Protease inhibitors

James B. Hutchins jbh at anat.UMSMED.EDU
Tue Oct 13 20:26:26 EST 1992

Andre: Tried to respond by e-mail but it bounced; here's my answer.

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It's OK to do biochemistry without a license...I'm a cell biologist without
a biochem license myself.

The best approach to protease inhibition was summarized by a friend of
mine: "If you've got it, use it".  Your problem with inhibition of column
binding is a refutation of this principle, I guess.

The two best sources (quick, too!) I know of are a recent Methods in
Enzymology entitled "Guide to Protein Purification" (Deutcher, M, ed.),
sorry I'm at home and don't have a more complete ref, and a *free* guide
put out by the Boehringer-Mannheim folks.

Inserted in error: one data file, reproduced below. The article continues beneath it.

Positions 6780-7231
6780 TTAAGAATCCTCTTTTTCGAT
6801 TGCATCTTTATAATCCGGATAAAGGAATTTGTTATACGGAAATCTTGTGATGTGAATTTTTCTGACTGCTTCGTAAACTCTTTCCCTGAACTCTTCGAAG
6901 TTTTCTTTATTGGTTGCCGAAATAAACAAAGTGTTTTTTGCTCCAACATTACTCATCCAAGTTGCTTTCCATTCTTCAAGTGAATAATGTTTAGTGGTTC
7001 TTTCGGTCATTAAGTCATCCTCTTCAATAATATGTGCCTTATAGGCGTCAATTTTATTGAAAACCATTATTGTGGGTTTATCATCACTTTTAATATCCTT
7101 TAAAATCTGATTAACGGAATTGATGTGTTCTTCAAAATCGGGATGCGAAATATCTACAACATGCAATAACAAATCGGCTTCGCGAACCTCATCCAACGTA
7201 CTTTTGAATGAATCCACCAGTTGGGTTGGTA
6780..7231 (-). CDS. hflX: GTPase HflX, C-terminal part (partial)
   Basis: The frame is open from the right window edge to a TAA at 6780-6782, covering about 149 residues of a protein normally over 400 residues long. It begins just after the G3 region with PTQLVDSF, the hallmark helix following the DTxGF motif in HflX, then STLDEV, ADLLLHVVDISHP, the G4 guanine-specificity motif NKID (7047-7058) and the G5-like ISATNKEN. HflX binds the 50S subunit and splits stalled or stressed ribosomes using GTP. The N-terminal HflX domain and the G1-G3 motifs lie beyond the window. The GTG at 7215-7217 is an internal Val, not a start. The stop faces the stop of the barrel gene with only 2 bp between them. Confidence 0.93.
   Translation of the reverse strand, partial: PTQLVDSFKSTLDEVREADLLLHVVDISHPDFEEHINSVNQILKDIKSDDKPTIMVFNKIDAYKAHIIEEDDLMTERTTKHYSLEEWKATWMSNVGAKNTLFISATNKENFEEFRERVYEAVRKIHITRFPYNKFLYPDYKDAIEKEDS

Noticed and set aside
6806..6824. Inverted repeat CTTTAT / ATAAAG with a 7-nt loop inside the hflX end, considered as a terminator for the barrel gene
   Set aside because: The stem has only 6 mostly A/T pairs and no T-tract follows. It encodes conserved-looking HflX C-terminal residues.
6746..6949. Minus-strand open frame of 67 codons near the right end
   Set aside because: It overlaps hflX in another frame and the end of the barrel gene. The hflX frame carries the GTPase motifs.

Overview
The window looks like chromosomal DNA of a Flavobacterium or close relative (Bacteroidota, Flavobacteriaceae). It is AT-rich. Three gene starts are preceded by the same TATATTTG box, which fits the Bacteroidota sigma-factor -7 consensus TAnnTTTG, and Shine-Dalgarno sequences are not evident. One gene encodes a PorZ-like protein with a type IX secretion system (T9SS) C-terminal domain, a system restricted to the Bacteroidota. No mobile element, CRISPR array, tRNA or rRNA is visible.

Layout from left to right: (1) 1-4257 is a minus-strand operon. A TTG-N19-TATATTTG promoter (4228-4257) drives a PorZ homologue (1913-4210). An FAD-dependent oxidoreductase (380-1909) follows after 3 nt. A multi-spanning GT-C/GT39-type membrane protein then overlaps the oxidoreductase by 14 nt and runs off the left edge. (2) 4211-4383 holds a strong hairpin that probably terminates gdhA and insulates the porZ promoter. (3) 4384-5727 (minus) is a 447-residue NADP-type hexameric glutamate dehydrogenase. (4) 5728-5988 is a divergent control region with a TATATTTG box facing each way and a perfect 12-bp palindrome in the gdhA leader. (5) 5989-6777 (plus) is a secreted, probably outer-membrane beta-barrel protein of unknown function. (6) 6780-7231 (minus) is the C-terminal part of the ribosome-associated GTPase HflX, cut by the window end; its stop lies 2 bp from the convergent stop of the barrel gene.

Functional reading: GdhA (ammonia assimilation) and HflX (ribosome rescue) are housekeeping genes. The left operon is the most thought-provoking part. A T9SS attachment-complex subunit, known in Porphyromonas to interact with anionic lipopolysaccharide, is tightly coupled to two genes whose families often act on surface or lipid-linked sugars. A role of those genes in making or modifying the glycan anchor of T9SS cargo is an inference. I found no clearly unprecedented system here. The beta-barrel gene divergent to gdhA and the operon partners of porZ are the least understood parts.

Basically, in my simplistic view, all protease inhibitors fall into groups:
serine protease inhibitors (PMSF, DFP), metalloprotease inhibitors (EDTA),

If you know what your protease activity is (ha!), use the drug specific to
your purpose.  If, like the rest of the world, you don't, then
trial-and-error is the rule...

We use aprotinin (serine protease inhibitor), leupeptin (serine/thiol
protease inhibitor), pepstatin (acid protease inhib), PMSF (serine again),
EDTA (metalloprotease inhib), not because we have any special knowledge,
but because that's what's evolved for us over the last 5 years and if it
ain't broke, don't fix it.

Hope this helps in some vague way.


Jim Hutchins                    []     E-Mail: jbh at
Dept of Anatomy                 []
Univ Mississippi Med Ctr        []

Jim Hutchins                    []     E-Mail: jbh at
Dept of Anatomy                 []
Univ Mississippi Med Ctr        []

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